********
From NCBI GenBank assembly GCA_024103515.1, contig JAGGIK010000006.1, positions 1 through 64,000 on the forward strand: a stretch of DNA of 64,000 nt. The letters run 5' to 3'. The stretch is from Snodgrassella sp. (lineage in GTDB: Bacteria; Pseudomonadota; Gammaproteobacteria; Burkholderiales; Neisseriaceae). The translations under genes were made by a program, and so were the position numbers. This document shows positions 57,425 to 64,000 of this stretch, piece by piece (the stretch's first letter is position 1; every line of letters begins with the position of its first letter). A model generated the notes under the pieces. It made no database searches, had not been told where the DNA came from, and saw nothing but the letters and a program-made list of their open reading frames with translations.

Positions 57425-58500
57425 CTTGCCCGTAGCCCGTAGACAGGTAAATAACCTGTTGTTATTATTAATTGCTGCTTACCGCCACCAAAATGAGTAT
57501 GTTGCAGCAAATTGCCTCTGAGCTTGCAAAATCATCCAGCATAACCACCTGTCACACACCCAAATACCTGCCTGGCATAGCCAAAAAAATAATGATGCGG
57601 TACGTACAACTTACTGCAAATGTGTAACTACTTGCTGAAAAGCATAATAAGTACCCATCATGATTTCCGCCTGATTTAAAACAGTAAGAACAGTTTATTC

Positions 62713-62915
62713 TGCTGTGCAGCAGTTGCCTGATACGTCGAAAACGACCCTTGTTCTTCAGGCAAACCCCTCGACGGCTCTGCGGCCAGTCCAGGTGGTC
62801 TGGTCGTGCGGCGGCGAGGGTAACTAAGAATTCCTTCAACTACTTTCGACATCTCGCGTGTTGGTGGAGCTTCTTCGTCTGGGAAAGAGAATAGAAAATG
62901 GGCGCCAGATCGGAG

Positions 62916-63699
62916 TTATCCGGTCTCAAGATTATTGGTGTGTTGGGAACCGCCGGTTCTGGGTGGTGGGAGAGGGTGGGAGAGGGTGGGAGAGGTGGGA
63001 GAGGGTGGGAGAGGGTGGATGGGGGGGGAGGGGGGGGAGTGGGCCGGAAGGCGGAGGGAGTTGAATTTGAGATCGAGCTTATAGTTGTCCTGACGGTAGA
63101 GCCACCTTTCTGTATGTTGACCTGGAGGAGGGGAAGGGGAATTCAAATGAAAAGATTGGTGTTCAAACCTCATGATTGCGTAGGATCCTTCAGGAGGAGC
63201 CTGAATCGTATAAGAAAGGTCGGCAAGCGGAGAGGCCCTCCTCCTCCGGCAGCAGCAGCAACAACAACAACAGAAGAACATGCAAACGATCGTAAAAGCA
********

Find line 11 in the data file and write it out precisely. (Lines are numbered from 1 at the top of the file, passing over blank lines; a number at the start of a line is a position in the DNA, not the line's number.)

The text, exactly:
62916 TTATCCGGTCTCAAGATTATTGGTGTGTTGGGAACCGCCGGTTCTGGGTGGTGGGAGAGGGTGGGAGAGGGTGGGAGAGGTGGGA